Training heavy SBD on the same day trains more than your body! Overcoming the urge to leave the gym after heavy squats and bench, and do what you need to do for your long term development builds grit and carries over to many aspects of your life beyond training.


Injury Risk

If you are new to strength training, don't have a good intuition for what your body is telling you, ego lift, or have never trained heavy SBD in the same session, the likelihood of injury will increase, all else being equal. That being said, strength training overall still has some of the lowest injury rates when compared to other sports, even when executing movements with terrible form. A good coach will gradually transition you from training heavy SBD on separate days to all on the same day to minimize your risk of injury.


Although I listed time as a pro, it is certainly a con if 2+ hour long training sessions are not possible. If you are time constrained, then you may want to spread your heavy squats, benches, and deadlifts throughout the week.



If you just want to become generally strong and do not plan on competing in powerlifting, then training heavy SBD in the same session is not necessary. You will still get plenty strong by spreading those movements throughout the week, and is a common approach used in many of the free and paid strength programs available on the internet.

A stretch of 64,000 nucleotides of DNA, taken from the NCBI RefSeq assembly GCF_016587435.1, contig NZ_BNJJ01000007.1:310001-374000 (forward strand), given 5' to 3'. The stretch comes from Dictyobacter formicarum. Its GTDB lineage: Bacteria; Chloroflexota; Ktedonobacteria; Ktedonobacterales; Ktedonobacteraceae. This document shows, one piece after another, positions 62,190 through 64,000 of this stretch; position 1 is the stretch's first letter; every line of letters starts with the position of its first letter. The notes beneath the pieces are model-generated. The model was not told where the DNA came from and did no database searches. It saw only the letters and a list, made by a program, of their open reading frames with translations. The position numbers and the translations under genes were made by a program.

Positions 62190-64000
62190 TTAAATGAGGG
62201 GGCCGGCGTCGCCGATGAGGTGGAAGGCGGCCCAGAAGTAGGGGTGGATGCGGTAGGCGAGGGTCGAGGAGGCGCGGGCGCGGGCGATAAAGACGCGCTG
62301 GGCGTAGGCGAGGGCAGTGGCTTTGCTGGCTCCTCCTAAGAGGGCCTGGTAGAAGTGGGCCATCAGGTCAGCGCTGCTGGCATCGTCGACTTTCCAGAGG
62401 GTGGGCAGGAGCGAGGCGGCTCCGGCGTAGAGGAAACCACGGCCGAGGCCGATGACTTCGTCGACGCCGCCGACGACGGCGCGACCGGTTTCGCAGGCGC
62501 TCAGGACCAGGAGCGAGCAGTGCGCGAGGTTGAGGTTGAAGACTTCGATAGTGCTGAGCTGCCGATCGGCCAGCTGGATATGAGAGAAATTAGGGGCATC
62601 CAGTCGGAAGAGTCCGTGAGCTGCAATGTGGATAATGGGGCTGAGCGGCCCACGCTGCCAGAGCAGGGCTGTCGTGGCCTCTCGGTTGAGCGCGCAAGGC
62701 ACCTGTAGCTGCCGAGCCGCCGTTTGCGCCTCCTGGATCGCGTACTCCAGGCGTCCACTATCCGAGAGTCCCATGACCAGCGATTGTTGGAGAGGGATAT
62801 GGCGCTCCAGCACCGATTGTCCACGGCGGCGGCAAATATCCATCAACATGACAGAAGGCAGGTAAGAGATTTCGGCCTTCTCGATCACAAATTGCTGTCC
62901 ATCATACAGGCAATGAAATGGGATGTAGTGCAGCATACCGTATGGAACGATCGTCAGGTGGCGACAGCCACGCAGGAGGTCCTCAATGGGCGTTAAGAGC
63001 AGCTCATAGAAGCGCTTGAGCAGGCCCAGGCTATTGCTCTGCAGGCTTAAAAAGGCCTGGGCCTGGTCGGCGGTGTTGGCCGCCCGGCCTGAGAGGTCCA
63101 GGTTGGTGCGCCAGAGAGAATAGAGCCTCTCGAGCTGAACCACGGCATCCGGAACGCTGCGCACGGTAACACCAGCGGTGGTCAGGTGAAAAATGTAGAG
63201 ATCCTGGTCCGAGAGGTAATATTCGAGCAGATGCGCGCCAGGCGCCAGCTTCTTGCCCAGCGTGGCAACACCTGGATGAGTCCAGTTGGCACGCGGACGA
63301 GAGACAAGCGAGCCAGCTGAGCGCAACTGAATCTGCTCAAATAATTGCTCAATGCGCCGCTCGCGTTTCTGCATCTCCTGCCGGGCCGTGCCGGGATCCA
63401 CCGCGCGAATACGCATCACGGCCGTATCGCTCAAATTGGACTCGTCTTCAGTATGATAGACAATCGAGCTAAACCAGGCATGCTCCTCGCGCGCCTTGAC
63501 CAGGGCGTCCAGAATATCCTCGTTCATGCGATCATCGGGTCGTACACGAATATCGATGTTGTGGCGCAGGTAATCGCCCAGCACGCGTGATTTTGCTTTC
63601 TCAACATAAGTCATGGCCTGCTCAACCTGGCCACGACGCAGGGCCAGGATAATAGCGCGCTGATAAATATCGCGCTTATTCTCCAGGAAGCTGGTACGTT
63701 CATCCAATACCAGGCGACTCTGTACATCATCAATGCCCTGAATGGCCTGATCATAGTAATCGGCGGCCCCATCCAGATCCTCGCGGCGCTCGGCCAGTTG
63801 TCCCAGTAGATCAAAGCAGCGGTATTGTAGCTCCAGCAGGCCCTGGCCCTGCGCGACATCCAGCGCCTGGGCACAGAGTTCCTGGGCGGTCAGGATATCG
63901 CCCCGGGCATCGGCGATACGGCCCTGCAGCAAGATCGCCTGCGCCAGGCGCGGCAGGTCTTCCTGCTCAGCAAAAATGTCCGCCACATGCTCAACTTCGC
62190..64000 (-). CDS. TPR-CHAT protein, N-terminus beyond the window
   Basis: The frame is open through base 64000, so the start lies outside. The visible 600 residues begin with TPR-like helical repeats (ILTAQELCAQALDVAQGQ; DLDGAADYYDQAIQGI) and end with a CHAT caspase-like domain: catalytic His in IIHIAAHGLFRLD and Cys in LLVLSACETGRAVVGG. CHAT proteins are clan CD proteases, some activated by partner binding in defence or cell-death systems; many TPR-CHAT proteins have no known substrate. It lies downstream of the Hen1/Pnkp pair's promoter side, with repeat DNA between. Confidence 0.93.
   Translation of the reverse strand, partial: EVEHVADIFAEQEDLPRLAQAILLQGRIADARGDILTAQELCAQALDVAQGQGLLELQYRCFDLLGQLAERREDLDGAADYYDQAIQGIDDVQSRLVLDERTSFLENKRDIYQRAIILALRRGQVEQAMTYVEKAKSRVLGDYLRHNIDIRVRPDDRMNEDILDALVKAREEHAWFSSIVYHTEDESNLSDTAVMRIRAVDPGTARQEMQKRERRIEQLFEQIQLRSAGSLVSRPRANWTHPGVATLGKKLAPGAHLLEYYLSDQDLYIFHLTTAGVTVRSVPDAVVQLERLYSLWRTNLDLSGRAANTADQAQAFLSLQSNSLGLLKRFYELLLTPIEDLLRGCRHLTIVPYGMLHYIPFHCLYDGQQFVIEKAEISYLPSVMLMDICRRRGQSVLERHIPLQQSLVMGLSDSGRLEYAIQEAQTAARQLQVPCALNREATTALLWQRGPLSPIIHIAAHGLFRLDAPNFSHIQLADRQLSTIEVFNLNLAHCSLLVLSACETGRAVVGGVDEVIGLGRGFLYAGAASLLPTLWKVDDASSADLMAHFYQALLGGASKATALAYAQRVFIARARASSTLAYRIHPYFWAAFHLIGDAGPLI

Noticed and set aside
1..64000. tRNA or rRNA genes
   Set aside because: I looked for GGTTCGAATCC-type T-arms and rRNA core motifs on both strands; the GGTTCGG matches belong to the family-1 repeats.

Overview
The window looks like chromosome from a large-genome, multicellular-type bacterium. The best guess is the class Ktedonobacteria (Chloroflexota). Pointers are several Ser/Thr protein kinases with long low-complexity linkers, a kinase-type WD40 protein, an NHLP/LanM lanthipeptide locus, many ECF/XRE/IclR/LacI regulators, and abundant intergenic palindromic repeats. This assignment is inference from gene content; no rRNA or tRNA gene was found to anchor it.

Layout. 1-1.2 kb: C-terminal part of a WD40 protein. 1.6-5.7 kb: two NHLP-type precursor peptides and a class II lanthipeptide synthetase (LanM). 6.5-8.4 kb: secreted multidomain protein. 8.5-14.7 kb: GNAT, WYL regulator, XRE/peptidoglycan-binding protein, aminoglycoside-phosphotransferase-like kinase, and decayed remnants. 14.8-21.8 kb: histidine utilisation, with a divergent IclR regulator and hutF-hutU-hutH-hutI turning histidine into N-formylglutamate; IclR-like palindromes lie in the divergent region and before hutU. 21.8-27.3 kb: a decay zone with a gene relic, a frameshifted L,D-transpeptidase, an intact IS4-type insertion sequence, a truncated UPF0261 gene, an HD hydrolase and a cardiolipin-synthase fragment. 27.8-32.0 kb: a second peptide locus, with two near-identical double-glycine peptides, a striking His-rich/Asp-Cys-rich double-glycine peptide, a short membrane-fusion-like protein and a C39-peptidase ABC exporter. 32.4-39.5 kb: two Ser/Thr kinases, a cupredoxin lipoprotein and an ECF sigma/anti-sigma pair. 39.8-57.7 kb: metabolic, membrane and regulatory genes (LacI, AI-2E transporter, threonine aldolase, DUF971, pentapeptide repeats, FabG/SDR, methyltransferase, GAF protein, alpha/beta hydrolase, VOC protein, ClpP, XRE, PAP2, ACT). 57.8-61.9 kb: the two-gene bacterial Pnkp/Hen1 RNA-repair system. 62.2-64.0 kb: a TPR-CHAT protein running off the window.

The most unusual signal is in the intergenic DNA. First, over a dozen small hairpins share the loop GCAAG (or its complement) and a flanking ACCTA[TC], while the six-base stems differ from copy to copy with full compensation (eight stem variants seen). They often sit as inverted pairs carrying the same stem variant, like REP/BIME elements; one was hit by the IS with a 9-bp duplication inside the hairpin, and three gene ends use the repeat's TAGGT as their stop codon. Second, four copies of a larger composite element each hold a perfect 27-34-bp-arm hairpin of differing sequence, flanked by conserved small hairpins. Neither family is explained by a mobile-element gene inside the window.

Sleep & Nutrition

I recommend making sure you are eating appropriately and getting enough sleep if you want to optimize performance for a heavy SBD day. While that advice holds true in the general sense for any type of strength training, it is even more important before a heavy SBD day. Depending on how heavy you are training in a specific training cycle, a competition SBD day is essentially a mini-powerlifting meet! If you've competed in a powerlifting meet, and felt like you've been hit by a truck after, imagine how much worse it will feel if you go in already feeling like you were hit by a truck.

If your training sessions are really long, you may want to consider how you fuel yourself during the training session itself. I personally choose Gatorade, but to each their own! Also, if you partake in libations or generous nightcap pours throughout the week, I recommend limiting alcohol consumption a day or two before as well.


The choice to incorporate heavy squat, bench, and deadlift training into a single session has many considerations, so I hope this post helps you make an informed decision. Below is a summary of the things YOU should think about before deciding if heavy SBD days are right for you:


  1. Specificity

  2. Fatigue Management and Consistency

  3. Time

  4. Builds Grit


  1. Injury Risk

  2. Time


  1. Goals

  2. Sleep & Nutrition

Do you have other pros, cons, or considerations!?!? Be sure to share and comment below!


1) Personal experience.

2) Keogh JW, Winwood PW. The Epidemiology of Injuries Across the Weight-Training Sports. Sports Med. 2017 Mar;47(3):479-501. doi: 10.1007/s40279-016-0575-0. PMID: 27328853.

3) Barbell Logic, Don’t Fear the Barbell: Managing Your Mind Under the Bar - The Voluntary Hardship Series (#164)